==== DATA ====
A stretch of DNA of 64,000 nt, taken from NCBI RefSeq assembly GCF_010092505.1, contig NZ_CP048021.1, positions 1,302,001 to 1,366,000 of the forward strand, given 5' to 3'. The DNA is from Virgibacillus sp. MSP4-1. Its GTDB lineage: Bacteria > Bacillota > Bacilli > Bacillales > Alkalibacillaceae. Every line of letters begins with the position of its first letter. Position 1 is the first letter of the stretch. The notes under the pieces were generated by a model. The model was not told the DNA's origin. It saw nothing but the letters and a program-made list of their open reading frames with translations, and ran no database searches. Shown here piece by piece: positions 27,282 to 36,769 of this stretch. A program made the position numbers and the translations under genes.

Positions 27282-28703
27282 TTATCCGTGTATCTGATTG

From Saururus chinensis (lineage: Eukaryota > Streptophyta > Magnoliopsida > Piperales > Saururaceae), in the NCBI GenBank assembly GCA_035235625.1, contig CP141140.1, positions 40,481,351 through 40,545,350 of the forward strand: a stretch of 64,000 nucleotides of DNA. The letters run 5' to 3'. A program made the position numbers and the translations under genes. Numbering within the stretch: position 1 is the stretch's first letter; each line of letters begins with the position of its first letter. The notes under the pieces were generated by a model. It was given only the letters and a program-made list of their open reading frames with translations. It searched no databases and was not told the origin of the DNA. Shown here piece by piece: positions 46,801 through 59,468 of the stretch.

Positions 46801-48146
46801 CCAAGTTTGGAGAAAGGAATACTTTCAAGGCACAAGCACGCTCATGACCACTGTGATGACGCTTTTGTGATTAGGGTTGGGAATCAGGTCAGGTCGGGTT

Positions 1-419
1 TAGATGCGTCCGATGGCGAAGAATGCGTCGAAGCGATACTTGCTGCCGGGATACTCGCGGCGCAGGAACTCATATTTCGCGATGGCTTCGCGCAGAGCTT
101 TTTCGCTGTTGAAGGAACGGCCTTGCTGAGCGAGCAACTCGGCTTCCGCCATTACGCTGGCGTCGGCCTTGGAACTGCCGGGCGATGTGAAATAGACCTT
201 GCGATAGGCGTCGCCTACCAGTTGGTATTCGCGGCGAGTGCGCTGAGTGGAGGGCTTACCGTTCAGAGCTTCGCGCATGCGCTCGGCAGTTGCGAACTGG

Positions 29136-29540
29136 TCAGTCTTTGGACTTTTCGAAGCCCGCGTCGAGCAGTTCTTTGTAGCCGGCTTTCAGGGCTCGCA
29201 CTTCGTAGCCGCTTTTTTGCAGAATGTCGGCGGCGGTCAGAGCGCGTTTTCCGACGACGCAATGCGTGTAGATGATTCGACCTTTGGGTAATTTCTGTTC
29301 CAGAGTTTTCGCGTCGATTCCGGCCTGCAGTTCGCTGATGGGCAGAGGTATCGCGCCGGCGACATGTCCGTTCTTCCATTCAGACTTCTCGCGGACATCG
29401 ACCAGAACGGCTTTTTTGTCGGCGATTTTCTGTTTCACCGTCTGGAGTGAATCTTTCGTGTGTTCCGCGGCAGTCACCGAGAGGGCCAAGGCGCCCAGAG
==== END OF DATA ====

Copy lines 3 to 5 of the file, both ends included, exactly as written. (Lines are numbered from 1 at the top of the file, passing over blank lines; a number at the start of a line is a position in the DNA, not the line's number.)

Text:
27282 TTATCCGTGTATCTGATTG

From Saururus chinensis (lineage: Eukaryota > Streptophyta > Magnoliopsida > Piperales > Saururaceae), in the NCBI GenBank assembly GCA_035235625.1, contig CP141140.1, positions 40,481,351 through 40,545,350 of the forward strand: a stretch of 64,000 nucleotides of DNA. The letters run 5' to 3'. A program made the position numbers and the translations under genes. Numbering within the stretch: position 1 is the stretch's first letter; each line of letters begins with the position of its first letter. The notes under the pieces were generated by a model. It was given only the letters and a program-made list of their open reading frames with translations. It searched no databases and was not told the origin of the DNA. Shown here piece by piece: positions 46,801 through 59,468 of the stretch.

Positions 46801-48146